With reference back to FIG. 4, there is illustrated an enlarged view of one embodiment of the gas damper 30. In one exemplarily, but non-limiting embodiment, the gas damper 30 includes a film of gas (e.g., air) located between the core 28 and the sidewall 48. However, other materials are contemplated herein for the gas damper 30 including, but not limited to argon or nitrogen. The gas damper 30 fills a gap 58 that is formed between a surface 60 of the core 28 and an inner surface 62 of the sidewall 48 facing the core surface 60. In one form the gap 58 extends along the core 28 and the sidewall 48 between the root 36 and tip 38 and between the leading and trailing edges 40, 42. The core surface 60 forms a portion of the gap 58 that receives the gas damper 30. The gap 58 may cover a portion or substantially the entire region between the root 36 and tip 38 and between the leading and trailing edges 40 and 42. The gap 58 between the core 28 and the sidewall 48 may be formed by machining the core 28, forming the core 28 to leave a void between the core 28 and sidewall 48 and/or by machining the inner surface of the sidewall 48.

With reference to FIGS. 5-8, there is illustrated one method of making the blade 24. Fiber preform 56 is introduced through the side opening 46 into the cavity 34, as illustrated in FIG. 5. After the fiber preform 56 is positioned in the cavity 34, a matrix supplier 64 is operated to introduce the matrix material 54 through the side opening 46 into the cavity 34 to impregnate the fiber preform 56 with the matrix 54, as illustrated in FIG. 6. The present invention contemplates that the impregnation of the fiber preform 56 is not limited to a full fill of matrix material and may include a partial fill. As previously discussed the core surface 60 may be cast in place to a net or near net shape or may be machined by use of a tool 64 to provide the core surface 60 with the desired relief to define recess 58 when the sidewall 48 is installed, as illustrated in FIG. 7.

The peripheral portion 50 of the sidewall 48 is then received in and attached to the recessed portion 52 of the shell open side 44 to attach the sidewall 48 to the shell 32 and at least partially close the side opening 46, as illustrated in FIG. 8. In one form a film of air which acts as the damper 30 is established in the gap 58 between the core 28 and the sidewall 48 upon attachment of the sidewall 48 to the shell 32.

While the invention has been illustrated and described in detail in the drawings and foregoing description, the same is to be considered as illustrative and not restrictive in character, it being understood that only the preferred embodiments have been shown and described and that all changes and modifications that come within the spirit of the inventions are desired to be protected. It should be understood that while the use of words such as preferable, preferably, preferred or more preferred utilized in the description above indicate that the feature so described may be more desirable, it nonetheless may not be necessary and embodiments lacking the same may be contemplated as within the scope of the invention, the scope being defined by the claims that follow. In reading the claims, it is intended that when words such as “a,” “an,” “at least one,” or “at least one portion” are used there is no intention to limit the claim to only one item unless specifically stated to the contrary in the claim. When the language “at least a portion” and/or “a portion” is used the item can include a portion and/or the entire item unless specifically stated to the contrary.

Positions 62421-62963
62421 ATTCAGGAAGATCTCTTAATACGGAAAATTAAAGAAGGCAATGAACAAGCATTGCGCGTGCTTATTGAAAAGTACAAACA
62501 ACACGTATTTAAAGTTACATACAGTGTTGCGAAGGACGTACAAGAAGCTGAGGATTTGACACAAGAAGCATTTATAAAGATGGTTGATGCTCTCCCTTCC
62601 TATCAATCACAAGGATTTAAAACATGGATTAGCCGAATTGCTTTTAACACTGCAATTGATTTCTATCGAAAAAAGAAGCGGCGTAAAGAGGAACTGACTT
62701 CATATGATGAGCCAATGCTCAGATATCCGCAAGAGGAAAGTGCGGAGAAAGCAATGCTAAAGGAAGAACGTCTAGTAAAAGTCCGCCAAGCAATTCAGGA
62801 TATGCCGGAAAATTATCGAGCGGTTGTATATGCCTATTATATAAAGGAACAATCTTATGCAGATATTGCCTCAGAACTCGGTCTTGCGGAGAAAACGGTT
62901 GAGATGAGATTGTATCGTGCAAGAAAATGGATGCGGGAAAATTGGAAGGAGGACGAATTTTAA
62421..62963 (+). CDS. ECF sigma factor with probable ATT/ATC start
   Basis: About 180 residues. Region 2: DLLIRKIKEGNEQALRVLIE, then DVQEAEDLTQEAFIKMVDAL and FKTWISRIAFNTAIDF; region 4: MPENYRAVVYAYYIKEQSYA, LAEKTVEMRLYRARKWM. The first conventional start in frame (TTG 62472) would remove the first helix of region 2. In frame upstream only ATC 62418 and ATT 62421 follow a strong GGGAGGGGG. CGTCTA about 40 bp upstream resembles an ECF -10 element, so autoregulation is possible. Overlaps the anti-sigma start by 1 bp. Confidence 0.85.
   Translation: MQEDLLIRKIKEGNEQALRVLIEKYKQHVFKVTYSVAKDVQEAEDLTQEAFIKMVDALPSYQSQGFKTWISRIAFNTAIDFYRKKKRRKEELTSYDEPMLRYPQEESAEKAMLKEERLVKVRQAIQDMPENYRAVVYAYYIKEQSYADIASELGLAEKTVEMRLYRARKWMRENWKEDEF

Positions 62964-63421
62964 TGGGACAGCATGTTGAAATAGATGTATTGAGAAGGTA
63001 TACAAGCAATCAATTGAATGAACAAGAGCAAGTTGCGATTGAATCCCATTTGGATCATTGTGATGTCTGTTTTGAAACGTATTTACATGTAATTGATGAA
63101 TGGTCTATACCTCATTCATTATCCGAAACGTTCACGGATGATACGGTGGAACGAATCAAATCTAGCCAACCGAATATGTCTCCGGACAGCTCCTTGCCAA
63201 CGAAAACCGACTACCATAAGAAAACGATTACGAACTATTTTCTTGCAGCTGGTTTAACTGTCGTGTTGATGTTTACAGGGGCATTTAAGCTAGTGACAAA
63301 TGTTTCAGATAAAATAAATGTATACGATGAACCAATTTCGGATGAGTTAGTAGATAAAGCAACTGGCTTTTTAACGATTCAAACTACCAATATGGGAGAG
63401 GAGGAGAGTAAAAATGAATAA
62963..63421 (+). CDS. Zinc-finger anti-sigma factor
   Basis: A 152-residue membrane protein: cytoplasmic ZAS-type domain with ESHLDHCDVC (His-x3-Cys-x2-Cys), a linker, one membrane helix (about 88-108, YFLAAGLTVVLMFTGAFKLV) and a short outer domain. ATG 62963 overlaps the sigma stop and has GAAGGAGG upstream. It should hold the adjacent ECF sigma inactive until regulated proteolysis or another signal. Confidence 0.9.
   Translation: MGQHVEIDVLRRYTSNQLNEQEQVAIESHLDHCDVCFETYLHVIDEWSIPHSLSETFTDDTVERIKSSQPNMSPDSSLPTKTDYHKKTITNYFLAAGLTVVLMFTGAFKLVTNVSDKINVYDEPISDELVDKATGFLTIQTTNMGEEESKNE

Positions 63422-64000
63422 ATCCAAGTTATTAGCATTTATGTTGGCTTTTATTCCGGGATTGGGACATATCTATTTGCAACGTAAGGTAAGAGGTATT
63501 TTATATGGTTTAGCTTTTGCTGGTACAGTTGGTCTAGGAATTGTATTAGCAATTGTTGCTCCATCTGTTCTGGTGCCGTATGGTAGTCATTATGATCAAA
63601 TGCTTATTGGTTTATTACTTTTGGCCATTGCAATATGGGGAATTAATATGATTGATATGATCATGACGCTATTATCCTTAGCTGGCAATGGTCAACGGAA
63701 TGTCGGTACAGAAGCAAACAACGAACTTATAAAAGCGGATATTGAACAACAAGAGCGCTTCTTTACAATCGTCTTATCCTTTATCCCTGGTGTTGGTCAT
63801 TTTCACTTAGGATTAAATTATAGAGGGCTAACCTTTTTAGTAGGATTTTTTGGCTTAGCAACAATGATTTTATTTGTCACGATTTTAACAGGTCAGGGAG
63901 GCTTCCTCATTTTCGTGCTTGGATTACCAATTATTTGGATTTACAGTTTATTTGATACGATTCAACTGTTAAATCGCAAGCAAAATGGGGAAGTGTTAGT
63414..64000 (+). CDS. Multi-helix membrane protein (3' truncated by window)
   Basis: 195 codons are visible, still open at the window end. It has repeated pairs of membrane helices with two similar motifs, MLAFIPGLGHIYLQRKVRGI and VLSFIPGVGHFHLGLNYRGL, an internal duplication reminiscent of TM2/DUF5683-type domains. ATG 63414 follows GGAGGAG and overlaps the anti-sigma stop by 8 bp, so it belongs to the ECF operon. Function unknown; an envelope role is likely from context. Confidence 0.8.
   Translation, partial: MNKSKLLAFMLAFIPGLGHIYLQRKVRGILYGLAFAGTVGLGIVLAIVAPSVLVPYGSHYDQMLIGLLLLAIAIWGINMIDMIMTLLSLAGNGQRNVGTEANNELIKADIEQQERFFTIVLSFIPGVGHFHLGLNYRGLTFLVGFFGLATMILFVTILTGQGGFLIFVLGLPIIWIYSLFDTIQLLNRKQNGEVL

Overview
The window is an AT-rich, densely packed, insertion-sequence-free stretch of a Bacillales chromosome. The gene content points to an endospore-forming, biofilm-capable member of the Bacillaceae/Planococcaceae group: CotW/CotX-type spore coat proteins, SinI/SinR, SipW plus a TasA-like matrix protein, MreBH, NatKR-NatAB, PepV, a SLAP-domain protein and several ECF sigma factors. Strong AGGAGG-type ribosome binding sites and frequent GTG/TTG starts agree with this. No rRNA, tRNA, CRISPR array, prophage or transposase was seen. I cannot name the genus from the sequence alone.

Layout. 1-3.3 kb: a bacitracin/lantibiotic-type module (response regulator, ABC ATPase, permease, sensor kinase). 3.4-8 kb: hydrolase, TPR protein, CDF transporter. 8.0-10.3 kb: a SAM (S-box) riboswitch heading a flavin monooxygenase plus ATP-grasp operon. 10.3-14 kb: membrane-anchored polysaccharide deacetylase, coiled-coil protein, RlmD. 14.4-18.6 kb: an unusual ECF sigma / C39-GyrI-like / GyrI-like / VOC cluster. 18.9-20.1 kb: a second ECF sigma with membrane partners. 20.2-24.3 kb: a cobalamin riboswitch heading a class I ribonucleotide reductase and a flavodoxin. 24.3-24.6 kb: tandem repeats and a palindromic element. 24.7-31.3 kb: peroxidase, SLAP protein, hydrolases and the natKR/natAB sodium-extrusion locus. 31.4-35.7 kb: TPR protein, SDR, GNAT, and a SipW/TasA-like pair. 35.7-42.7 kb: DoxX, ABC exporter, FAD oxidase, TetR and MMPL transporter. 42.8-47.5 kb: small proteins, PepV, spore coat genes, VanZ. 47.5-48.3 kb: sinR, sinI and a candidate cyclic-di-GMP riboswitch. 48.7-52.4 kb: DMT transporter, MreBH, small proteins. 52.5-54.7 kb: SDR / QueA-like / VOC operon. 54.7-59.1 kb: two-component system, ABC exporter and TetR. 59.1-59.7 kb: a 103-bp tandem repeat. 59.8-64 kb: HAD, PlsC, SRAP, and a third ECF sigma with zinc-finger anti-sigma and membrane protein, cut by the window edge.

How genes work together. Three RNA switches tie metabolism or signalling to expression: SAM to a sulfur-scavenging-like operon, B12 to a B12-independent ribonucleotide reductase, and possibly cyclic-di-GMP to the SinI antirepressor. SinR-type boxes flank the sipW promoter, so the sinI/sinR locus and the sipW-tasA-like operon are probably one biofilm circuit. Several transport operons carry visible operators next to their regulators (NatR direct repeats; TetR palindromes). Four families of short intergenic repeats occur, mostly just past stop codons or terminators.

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Classifications
U.S. Classification416/229.00R, 416/500
International ClassificationF01D5/16
Cooperative ClassificationF05D2260/96, F05D2300/603, Y10S416/50, F05D2240/122, F05D2240/304, F01D5/147, F01D5/16, Y02T50/672
European ClassificationF01D5/14C, F01D5/16
Legal Events
DateCodeEventDescription
Aug 12, 2005ASAssignment
Owner name: ALLISON ADVANCED DEVELOPMENT COMPANY, INC., INDIAN
Free format text: ASSIGNMENT OF ASSIGNORS INTEREST;ASSIGNOR:VETTERS, DANIEL K.;REEL/FRAME:016635/0840
Effective date: 20050517
Apr 1, 2011FPAYFee payment
Year of fee payment: 4
Apr 9, 2015FPAYFee payment
Year of fee payment: 8
Apr 10, 2015FPAYFee payment
Year of fee payment: 8
Apr 10, 2015SULPSurcharge for late payment
Year of fee payment: 7